Originally Posted by HDTV1080P24 Most likely the problem is with the non Simplay HD certified device that is being hooked up to the Mitsubishi DLP. That device might have incorrect voltages or various other problems that causes the device to not meet the full specification of HDCP over HDMI or DVI. That brand and model of device you are trying to hook up most likely would not have passed Simplay HD standards. There have been a lot of products that have failed the Simplay HD certification process.It can be a real pain when one can not use HDMI and DVI devices. I have experienced the same frustrating problem. Before Simplay HD certification came along many of the technical support for one company would claim the problem was with the other companies product. With Simplay HD certified equipment one is assured the HDCP over HDMI and DVI specification has been met with many other tests.
Thanks for the reply. I understand all that and believe me I'm not seeking advice about what to do with a lousy connection or two, been there done that. I take issue with the lionizing of Simplay, because I see the issue much differently.
In one instance that I did experience it was the component that had trouble with my set and it actually had trouble with quite a few sets. No fault of Mits on that one except that Mits refused to get involved because the other component wasn't Simplay certified. That's a helluva disclaimer especially back a couple of years or so when the list of Simplay certed products could fit on a matchbook cover. BTW, the list still isn't very long. I'll bet Simplay certification paid for itself for Mits a hundred times over in customer/tech service costs, short phone calls. My point is that it is being used and abused for the wrong reason, a tech service shield instead of an interoperability warranty.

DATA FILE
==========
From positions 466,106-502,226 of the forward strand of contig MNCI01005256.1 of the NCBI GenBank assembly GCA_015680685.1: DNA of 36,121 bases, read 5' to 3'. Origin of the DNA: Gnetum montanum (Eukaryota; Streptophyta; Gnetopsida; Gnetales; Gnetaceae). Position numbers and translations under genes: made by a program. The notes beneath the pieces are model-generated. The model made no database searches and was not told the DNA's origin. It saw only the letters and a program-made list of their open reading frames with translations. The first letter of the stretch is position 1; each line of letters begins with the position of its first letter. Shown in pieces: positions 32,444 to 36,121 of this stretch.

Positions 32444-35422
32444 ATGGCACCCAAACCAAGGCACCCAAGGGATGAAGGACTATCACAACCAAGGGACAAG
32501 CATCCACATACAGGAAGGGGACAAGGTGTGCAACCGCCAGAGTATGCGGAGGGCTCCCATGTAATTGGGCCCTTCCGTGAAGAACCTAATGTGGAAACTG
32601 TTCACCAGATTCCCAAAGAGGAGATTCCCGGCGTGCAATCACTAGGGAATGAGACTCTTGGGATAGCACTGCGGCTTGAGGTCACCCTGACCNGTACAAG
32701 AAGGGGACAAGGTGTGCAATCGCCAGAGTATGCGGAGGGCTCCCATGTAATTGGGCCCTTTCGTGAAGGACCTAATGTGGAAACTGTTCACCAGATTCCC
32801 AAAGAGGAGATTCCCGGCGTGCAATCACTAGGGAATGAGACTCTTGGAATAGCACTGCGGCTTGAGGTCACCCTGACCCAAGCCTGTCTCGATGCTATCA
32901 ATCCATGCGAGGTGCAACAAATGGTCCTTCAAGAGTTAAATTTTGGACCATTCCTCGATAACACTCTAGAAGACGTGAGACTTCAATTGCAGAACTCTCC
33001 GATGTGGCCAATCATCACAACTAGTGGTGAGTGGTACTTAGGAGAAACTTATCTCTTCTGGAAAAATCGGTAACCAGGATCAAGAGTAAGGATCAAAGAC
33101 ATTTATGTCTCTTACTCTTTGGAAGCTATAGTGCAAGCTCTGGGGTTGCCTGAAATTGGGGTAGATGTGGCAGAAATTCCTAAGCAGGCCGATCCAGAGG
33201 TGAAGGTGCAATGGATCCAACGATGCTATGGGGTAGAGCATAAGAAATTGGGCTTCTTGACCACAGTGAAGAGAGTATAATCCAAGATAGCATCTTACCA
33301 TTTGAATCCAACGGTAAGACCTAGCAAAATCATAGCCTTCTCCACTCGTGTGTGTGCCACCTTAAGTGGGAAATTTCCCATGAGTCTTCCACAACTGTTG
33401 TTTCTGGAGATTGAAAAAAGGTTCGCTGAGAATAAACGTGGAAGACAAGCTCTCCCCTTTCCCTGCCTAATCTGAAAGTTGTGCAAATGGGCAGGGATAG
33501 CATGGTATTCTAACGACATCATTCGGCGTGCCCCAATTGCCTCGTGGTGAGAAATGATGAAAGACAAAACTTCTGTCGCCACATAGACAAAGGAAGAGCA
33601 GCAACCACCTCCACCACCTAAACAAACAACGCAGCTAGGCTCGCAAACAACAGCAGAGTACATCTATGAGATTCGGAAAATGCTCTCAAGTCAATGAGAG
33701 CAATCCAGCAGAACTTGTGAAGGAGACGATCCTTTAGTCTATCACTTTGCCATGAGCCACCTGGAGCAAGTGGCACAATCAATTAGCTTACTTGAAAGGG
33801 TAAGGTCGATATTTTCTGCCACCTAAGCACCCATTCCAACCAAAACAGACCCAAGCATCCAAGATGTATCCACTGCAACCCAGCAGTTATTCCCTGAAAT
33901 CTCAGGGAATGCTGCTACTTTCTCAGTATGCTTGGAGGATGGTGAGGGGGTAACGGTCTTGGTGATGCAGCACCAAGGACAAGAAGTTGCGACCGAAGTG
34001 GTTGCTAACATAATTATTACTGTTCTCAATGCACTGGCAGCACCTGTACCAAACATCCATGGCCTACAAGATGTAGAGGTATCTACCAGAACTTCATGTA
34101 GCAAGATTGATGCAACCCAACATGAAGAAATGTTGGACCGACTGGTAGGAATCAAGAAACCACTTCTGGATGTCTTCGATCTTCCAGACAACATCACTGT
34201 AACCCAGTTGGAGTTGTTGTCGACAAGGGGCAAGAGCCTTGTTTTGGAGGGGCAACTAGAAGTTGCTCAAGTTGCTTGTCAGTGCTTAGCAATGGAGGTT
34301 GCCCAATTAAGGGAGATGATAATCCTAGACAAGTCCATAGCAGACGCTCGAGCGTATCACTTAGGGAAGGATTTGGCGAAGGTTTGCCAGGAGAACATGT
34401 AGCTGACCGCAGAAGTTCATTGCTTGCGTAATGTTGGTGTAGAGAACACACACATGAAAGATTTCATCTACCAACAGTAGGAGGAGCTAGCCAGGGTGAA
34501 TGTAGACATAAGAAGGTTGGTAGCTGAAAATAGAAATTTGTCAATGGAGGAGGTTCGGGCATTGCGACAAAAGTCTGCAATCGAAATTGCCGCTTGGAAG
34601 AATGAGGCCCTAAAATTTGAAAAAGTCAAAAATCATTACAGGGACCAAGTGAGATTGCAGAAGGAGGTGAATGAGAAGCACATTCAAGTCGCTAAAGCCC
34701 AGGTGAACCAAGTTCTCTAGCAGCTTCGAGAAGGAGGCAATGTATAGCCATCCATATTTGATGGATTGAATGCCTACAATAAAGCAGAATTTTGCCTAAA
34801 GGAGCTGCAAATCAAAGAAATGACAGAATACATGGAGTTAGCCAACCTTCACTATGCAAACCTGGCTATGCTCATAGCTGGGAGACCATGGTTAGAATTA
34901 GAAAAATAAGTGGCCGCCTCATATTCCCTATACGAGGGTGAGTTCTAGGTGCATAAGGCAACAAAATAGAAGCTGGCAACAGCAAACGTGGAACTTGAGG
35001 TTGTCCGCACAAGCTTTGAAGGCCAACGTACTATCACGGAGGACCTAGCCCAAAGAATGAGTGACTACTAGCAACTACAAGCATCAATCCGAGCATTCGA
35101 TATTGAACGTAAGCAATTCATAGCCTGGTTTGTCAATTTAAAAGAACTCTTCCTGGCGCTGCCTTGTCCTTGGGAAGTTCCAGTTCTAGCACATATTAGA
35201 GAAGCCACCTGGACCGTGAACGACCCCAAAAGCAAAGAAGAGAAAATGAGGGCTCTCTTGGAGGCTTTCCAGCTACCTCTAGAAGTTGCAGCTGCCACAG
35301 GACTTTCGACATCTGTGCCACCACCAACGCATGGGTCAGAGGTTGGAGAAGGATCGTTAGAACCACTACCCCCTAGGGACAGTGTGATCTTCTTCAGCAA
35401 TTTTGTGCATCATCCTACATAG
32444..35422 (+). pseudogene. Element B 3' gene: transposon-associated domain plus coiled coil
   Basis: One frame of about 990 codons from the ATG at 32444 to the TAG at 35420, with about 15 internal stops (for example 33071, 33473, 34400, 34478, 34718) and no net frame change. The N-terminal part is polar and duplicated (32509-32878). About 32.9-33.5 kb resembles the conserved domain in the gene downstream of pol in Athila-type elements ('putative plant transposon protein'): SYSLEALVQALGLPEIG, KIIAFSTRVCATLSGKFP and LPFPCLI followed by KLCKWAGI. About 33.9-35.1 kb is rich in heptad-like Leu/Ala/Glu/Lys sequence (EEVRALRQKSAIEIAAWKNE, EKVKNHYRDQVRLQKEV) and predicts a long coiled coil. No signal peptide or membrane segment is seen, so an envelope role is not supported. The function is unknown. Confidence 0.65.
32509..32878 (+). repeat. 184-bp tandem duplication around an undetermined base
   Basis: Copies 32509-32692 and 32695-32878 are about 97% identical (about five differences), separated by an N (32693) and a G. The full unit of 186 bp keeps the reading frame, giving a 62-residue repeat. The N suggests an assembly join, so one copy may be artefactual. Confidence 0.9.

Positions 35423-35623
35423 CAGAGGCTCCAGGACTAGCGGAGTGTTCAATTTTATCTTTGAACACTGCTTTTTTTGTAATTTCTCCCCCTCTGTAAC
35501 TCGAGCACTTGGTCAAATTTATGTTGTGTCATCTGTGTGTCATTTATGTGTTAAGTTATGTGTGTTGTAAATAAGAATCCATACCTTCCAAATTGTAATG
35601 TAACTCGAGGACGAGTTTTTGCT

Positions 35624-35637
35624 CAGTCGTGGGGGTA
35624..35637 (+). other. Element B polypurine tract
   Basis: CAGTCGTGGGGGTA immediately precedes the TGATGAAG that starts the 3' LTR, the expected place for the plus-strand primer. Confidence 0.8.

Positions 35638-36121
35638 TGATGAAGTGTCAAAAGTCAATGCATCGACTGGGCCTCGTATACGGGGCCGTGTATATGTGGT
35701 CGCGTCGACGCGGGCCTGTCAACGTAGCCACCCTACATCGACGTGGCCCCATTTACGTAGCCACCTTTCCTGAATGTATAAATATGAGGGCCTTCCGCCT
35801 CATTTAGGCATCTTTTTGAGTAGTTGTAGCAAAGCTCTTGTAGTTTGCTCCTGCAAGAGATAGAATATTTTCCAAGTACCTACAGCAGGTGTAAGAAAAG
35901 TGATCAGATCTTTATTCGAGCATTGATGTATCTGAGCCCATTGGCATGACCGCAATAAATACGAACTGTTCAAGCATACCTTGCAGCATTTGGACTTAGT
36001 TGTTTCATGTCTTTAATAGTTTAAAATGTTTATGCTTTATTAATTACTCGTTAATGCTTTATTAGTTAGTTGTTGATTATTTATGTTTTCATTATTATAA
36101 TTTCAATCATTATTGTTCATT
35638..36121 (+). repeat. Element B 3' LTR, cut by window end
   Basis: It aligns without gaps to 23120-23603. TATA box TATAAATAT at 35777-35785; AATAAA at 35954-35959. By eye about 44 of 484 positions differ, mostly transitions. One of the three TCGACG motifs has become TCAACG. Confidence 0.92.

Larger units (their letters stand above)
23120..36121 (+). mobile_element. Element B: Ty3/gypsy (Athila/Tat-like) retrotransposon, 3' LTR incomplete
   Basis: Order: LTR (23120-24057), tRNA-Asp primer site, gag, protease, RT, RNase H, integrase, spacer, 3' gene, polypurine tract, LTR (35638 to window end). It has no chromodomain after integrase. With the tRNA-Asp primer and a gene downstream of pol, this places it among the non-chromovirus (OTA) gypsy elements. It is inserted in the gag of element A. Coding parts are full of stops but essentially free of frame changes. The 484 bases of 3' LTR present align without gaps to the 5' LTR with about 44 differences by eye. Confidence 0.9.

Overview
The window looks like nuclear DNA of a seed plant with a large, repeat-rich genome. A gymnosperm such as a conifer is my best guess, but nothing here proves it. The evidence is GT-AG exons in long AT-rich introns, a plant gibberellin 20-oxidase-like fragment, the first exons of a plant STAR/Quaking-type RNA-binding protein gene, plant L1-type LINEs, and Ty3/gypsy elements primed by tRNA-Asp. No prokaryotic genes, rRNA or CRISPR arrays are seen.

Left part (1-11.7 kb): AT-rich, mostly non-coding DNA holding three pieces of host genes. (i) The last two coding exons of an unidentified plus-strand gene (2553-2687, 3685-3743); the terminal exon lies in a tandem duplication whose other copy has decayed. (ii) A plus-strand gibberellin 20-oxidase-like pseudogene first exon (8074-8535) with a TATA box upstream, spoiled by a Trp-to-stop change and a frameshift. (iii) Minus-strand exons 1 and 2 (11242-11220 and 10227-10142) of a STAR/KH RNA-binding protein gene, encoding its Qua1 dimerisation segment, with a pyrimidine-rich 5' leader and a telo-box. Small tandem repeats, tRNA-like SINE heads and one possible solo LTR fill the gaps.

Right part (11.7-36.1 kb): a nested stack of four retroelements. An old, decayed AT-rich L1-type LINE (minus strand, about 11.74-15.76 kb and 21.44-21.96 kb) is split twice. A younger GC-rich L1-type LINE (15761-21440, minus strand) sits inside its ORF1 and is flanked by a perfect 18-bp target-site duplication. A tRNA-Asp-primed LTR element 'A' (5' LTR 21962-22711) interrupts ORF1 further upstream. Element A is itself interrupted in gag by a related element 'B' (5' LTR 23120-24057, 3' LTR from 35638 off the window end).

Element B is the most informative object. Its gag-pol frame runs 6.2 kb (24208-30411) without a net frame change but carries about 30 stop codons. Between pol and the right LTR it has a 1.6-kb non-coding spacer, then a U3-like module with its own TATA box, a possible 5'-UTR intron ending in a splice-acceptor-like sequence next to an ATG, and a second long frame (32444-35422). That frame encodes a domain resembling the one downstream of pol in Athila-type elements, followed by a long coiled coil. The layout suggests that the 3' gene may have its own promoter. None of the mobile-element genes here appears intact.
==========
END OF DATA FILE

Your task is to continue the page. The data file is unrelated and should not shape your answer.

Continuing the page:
We all have had some sort of problem with HDMI connectivity at one time or another, so the idea of a mandatory common tested interface that passes some form of cert process gets my overwhelming vote. I'd even lobby congress for it.
TBS, I have a problem with the Simplay implementation. Simplay tests with other Simplay certified devices so instead of seeking the widest field of play for interoperability it narrows the field to only other certified devices. So the way I see it, a Simplay certified device could conceivably have less interoperability than a non-certed component simply because the sink and source are more in tune with each other. Its easy to certify a process when you absolutely know the other component is sending you a certed signal. Piece o' cake.
Here's some cut and paste from the Simplay website. The same or similar language is carried throughout their marketing brochures, etc:
"Our laboratories also test products for interoperability, to make sure all certified devices work together flawlessly."
Interoperability testing focuses on plug-testing of multiple device types, where the tested component is connected to a wide variety of other verified components. It identifies configuration and usage scenarios that may cause failures or degraded performance."
Every so often I read where the Simplay certification gets a very positive write up. At a glance it sure makes sense but I think this is an implementation where we need to pay attention to the man behind the curtain.